The band of limestone substratum that stretches across the Lehigh Valley is known as the Cement Belt, and by 1900 produced three-quarters of the nation's cement. These nine vertical kilns for the manufacture of Portland cement were built in 1893 by Coplay Cement, the company founded by the industry's pioneer, David O. Saylor. They operated for only a decade, closing in 1904 when rotary kiln technology made the vertical form obsolete. At that time the top thirty feet of the ninety-foot-high cylinders were removed, leaving them at the sixty-foot height they are today. The towering brick structures now stand in a public park, named for Saylor.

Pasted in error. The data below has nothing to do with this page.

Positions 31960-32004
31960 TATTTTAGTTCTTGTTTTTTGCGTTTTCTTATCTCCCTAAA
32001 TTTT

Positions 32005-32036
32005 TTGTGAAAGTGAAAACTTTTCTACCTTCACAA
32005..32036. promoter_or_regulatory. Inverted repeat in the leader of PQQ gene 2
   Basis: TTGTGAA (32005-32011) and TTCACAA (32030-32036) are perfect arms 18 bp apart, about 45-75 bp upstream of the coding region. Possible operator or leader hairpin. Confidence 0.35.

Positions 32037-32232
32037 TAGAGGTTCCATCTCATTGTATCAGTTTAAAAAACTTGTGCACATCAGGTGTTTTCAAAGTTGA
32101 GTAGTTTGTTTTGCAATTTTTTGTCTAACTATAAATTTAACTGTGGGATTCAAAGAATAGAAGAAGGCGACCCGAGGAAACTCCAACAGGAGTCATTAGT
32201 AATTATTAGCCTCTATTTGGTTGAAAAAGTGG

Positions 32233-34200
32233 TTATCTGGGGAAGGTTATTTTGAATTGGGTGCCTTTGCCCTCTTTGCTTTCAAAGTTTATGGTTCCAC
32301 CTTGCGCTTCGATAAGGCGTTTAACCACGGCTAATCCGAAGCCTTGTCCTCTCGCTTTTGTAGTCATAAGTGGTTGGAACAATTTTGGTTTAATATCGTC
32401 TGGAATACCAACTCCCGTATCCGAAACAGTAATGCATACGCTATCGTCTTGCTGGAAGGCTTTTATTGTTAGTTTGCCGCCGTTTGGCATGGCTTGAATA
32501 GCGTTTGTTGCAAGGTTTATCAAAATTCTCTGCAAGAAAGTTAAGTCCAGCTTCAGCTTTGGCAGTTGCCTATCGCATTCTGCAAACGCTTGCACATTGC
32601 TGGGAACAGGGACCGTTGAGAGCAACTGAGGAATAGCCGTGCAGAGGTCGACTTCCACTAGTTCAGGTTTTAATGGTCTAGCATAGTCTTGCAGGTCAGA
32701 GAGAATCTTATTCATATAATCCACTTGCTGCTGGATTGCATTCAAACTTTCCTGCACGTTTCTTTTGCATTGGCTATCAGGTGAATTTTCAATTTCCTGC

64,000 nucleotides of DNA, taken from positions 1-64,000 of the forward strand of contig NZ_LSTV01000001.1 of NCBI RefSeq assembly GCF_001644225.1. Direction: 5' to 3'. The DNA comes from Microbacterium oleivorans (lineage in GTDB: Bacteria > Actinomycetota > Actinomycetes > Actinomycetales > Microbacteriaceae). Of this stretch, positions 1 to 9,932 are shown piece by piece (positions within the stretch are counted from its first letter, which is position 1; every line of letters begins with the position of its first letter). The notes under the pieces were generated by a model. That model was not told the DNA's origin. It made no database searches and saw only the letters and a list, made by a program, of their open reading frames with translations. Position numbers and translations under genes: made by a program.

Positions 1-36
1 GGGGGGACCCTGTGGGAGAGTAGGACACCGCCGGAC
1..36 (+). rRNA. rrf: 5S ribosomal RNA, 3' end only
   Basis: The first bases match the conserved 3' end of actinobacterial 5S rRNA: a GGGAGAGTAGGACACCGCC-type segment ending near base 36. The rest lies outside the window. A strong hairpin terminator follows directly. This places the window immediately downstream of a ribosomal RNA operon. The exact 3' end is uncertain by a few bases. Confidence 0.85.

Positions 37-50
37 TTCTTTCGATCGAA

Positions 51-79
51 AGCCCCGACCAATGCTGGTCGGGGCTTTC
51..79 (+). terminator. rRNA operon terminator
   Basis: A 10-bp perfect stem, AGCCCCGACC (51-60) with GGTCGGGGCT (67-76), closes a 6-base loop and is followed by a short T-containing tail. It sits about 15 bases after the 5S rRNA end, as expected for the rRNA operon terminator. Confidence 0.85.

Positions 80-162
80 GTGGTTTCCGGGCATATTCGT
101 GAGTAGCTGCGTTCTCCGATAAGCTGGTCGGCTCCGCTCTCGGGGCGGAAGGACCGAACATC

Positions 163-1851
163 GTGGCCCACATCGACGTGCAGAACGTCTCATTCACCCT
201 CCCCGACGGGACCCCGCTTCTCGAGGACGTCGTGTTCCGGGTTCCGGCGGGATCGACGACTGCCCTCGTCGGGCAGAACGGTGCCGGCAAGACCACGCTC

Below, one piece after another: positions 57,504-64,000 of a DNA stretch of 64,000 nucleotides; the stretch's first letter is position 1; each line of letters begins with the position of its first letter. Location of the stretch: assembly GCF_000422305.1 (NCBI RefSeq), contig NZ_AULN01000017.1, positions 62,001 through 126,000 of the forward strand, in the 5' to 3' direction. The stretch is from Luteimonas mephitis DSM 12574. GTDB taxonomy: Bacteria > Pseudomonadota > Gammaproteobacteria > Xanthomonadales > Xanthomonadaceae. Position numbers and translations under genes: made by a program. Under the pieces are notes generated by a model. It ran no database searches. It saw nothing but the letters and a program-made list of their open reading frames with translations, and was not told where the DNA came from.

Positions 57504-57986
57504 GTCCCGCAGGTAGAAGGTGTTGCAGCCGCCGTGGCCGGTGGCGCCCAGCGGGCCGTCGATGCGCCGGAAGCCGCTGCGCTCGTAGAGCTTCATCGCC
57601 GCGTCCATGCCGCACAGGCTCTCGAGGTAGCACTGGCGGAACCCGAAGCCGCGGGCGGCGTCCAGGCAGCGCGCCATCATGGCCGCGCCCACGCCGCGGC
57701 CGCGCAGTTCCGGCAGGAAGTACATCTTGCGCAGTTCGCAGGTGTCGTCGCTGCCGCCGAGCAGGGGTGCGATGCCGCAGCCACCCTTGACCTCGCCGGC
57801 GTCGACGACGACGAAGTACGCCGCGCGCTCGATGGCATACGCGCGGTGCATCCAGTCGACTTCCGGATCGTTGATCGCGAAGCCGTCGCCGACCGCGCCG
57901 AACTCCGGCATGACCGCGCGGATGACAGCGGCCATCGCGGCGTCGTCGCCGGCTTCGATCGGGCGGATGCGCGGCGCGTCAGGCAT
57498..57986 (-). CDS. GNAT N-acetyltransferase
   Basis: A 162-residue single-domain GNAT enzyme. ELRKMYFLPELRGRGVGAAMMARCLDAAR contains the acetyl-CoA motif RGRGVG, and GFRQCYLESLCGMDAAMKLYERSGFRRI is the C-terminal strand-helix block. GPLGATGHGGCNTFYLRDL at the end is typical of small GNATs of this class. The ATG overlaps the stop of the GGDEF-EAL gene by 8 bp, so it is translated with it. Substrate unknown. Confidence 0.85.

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Coplay Cement Company Kilns
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